As Robert Chote of the Institute of Fiscal Studies observes in the Sunday Telegraph, the 10p rate does add complexity to the tax system. Scrapping it hurts people in the £5k-£20k range, and noticeably helps those in the £20k-£40k bracket. Helping the rich at the expense of the poor? No, says Choate: by raising tax allowances for pensioners and tweaking tax credits, Mr Brown compensated many of the poorest. The trouble is, he didn't compensate them all. The tax credit changes may help those with children, but not childless people of working age. Some 5.3m people are worse off.

The move to scrap the 10p rate is seen by experts like Choate as a welcome simplification of the tax system. But by relying on his over-complicated tax credits to soften the blow, Brown is simply extending one complexity as he reduces another.

The Conservatives have seized the political ground by saying that they would restore the 10p starting rate. A good dog-whistle policy, but the wrong one. It's time we scrapped the need for tax credits and took the poorest people – certainly those on or below the minimum wage – out of taxation entirely. That would be one great simplification. Another would be to cut out the other tax complexities and extend the 20p rate to everyone. It's called a Flat Tax, it works, and you can read about it here and here.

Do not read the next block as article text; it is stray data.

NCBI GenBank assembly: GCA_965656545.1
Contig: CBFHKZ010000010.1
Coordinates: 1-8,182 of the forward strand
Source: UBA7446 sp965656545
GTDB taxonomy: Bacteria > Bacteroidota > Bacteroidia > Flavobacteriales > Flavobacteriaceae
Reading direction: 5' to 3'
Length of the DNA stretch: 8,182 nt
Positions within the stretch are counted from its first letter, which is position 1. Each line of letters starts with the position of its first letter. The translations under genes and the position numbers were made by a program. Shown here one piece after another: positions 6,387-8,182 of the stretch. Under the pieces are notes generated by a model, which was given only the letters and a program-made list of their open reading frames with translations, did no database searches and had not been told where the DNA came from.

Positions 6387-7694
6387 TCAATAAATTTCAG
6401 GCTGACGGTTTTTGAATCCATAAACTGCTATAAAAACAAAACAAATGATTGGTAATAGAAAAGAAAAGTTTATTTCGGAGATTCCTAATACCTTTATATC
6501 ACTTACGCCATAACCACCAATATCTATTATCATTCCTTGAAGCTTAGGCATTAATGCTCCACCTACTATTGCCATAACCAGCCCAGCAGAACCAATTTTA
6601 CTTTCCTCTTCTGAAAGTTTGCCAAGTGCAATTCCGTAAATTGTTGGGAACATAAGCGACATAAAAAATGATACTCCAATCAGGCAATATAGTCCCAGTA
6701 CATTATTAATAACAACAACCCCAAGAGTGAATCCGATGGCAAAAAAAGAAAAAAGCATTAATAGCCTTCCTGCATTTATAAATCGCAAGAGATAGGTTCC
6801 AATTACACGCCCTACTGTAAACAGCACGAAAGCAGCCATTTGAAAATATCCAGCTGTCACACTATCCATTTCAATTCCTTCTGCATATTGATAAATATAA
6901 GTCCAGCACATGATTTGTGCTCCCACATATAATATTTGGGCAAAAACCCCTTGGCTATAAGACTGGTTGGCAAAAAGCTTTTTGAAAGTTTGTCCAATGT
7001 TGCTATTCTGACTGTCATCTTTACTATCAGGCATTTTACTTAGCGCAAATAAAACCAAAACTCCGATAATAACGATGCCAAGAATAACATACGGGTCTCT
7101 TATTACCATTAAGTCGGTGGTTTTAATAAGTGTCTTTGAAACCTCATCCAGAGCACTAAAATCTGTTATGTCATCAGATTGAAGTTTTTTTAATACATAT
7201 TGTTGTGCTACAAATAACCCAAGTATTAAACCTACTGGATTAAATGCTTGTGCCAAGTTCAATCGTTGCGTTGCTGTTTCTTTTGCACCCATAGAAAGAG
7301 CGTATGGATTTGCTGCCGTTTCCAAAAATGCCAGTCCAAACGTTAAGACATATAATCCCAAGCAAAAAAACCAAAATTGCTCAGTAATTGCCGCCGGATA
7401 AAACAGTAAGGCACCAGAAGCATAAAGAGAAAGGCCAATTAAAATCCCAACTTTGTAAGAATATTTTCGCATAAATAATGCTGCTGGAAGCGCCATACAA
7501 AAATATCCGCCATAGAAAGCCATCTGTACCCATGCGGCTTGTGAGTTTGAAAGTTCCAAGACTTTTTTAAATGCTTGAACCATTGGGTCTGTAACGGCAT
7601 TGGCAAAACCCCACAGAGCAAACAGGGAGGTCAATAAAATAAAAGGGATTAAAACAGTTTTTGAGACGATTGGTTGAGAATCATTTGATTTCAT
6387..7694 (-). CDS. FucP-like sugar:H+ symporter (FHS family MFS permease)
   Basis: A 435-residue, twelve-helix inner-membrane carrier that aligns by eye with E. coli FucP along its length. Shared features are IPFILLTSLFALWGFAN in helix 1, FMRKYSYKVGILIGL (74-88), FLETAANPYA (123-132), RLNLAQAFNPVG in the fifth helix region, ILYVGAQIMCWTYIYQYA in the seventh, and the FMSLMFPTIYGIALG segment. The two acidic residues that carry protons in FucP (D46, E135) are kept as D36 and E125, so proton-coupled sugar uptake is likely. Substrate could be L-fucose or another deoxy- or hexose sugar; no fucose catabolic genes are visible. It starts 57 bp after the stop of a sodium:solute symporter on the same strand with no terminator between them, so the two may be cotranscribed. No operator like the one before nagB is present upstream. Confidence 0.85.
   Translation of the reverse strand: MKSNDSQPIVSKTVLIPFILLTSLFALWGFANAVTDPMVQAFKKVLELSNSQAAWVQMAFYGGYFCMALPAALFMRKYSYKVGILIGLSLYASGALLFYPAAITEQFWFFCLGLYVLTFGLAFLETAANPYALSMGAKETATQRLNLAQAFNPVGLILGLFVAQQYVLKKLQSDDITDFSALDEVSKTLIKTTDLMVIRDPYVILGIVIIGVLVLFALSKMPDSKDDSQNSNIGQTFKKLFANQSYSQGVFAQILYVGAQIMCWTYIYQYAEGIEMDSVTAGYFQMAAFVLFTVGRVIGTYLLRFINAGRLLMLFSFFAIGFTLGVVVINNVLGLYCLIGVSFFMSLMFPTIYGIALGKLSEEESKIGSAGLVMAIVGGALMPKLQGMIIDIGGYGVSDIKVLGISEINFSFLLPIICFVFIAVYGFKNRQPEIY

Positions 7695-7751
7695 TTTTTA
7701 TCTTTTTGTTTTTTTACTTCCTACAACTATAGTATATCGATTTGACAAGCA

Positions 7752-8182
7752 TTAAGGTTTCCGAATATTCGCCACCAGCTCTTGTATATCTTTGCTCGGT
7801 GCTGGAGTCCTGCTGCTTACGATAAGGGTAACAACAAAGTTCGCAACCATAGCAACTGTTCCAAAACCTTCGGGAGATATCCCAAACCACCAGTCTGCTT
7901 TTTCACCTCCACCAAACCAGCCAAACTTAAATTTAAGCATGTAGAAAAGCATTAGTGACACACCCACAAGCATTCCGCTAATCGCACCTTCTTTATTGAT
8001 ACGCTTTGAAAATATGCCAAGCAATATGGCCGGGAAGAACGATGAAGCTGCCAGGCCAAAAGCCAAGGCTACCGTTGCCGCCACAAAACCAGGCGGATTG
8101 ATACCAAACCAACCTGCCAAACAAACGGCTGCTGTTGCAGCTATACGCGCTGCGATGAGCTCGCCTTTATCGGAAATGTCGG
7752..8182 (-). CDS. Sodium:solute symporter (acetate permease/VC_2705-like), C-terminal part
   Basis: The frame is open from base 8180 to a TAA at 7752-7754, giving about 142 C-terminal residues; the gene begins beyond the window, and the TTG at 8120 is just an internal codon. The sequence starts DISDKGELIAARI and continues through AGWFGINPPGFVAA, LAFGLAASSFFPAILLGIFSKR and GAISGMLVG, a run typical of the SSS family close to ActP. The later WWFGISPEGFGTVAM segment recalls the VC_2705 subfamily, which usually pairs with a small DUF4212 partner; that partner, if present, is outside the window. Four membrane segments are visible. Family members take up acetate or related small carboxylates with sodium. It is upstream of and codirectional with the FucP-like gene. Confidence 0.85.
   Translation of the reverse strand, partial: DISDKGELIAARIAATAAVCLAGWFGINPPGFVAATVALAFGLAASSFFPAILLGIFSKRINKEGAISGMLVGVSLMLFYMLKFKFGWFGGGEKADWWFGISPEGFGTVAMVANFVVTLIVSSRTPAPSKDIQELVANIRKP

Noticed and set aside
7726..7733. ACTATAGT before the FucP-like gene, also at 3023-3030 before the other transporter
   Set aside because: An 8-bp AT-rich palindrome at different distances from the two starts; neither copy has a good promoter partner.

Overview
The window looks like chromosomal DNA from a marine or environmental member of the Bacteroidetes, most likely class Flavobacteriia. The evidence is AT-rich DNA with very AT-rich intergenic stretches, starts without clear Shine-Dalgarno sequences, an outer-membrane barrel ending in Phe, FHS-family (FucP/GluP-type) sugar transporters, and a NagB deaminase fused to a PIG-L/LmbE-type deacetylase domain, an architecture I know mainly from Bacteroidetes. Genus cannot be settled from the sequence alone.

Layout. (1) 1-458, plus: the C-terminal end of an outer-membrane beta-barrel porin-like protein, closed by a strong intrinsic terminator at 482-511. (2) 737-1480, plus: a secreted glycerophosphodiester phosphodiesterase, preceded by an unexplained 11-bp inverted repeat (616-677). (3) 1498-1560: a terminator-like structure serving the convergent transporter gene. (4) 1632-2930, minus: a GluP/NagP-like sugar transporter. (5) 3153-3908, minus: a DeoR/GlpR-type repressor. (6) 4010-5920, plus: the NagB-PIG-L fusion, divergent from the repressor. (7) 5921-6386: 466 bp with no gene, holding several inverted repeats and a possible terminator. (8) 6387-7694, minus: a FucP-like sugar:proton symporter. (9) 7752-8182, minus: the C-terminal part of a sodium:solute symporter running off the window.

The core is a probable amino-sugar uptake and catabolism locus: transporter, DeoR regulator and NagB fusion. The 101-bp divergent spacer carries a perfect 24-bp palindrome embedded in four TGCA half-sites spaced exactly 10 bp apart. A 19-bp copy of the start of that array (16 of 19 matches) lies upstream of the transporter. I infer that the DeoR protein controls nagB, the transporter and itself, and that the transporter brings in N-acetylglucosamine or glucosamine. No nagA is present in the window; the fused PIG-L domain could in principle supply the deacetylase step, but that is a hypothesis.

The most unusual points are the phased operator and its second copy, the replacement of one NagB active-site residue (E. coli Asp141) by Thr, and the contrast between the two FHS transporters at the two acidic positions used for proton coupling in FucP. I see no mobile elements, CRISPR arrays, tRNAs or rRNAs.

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And another thing...

Written by Junksmith | Monday 21 April 2008

TV Licensing (cont’d). A reader informs me of extreme measures taken by a friend who has never possessed a television licence and has constantly been accused of evasion by TV Licensing as a result. When he recently passed the age of 75, he realised that he was entitled to a free television licence. He therefore applied for one, although he still has no television, just to stop the flow of abusive letters. It is satisfying to think that the state is picking up a bill for its own intrusions.

Charles Moore in The Spectator